I was so afraid when it was about going to the dentist since I was a kid. I thought most of the dentist are cruel doctors who just want to pull your teeth out. However, one day I have decided to visit a private dentist here in Kobe.
So what is written here?
The rest of the article will focus on the photo I have taken at the dentist, because most of you have opened my article to study Japanese. By the way, I can tell you that if you have insurance, health care in Japan is quite cheap, and the service is one of the best in the world. I have to admit, that when the day came I already had five decayed teeth. As such I thought the treatment will be very painful, but I have realized that they do it so gently that you hardly feel anything. The doctor also tells you to sign, if something is wrong and he stops the process immediately. When everything was over, I went out of his room to wait for the receipt and I found this nice instruction on the wall, which I would like to translate now.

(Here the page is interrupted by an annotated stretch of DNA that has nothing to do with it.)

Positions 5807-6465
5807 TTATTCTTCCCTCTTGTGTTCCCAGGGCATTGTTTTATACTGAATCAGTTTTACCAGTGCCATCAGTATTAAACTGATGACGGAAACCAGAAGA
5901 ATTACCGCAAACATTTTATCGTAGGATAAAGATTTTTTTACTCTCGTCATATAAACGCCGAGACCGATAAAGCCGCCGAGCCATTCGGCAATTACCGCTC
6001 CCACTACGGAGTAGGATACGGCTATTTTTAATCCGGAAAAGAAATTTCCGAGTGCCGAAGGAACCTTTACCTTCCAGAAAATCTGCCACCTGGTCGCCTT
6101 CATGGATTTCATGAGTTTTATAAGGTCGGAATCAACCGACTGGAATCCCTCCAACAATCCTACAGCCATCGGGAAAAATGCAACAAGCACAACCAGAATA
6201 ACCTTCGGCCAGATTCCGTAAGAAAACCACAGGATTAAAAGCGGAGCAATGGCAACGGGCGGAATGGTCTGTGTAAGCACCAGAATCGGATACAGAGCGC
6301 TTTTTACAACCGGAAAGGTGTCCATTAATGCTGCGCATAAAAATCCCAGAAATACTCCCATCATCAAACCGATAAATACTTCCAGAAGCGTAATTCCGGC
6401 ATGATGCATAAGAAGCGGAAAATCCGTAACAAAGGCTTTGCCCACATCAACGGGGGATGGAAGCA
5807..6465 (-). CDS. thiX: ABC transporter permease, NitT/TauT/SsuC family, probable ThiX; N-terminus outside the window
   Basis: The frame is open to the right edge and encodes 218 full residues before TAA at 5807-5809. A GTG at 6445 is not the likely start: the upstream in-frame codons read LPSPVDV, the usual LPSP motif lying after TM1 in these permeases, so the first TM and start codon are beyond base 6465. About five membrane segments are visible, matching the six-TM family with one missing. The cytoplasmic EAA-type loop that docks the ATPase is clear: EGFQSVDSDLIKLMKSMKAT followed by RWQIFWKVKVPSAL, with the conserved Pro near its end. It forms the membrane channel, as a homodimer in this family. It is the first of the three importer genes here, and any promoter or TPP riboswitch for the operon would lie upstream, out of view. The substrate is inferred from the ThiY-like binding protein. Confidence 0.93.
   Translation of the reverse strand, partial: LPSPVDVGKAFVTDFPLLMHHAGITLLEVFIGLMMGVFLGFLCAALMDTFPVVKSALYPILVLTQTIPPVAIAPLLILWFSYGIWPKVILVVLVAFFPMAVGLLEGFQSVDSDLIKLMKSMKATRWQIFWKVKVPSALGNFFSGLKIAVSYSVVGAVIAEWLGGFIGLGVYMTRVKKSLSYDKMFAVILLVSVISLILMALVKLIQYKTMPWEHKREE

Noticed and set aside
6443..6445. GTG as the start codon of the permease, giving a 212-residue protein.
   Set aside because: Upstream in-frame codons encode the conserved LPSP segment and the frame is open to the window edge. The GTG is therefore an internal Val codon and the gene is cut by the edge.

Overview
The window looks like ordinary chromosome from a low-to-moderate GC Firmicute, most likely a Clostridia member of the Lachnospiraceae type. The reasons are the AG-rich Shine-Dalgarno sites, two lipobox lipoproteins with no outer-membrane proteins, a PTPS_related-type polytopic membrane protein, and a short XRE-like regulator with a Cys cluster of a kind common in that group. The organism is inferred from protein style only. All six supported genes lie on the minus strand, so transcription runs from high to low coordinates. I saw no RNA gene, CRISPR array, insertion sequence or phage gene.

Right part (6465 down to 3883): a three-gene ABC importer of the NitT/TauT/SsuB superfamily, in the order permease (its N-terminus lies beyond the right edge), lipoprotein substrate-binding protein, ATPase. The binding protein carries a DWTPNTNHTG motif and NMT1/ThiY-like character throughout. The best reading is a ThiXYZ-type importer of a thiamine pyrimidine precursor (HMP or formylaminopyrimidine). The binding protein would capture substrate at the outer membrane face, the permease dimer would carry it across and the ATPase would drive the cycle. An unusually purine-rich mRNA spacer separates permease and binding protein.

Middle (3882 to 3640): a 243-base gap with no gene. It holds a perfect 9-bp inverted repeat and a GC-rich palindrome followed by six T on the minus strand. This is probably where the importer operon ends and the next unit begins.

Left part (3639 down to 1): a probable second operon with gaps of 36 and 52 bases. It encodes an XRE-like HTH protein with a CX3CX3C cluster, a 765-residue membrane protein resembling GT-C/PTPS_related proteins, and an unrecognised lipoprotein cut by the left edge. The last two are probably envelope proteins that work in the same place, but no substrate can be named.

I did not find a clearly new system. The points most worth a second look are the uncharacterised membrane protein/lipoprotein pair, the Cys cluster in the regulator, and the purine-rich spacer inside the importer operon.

Well, the first the characters are:
虫歯（むしば）, which should be bug in the tooth, decayed tooth in other words. The next sentence is as follows:
じゃないのに、, which means even though something does not exist... So if we put them together it means something like "Even though I don't have a decayed tooth..."
お母（かあ）さんはボクをThe character "母" means mum, and katakana has been used to write "ボク", which means me.
歯医者（はいしゃ）さんへつれて行（い）く。The first three characters in the sentence above mean dentist and "へつれて行く", means to take somebody to somewhere. I think the meaning should be clear from now on, but let's see the last line.
なんでだろう。。。？"nandedarou..." is usually written using hiragana and it is a rhetorical question, meaning "why is that so"?
To summarize the meaning, I could translate it into something like: "Even though I don't have a single decayed tooth, my mum still takes me to the dentist, why is that?". Considering that I already had five teeth decayed, well... How would you answer that question?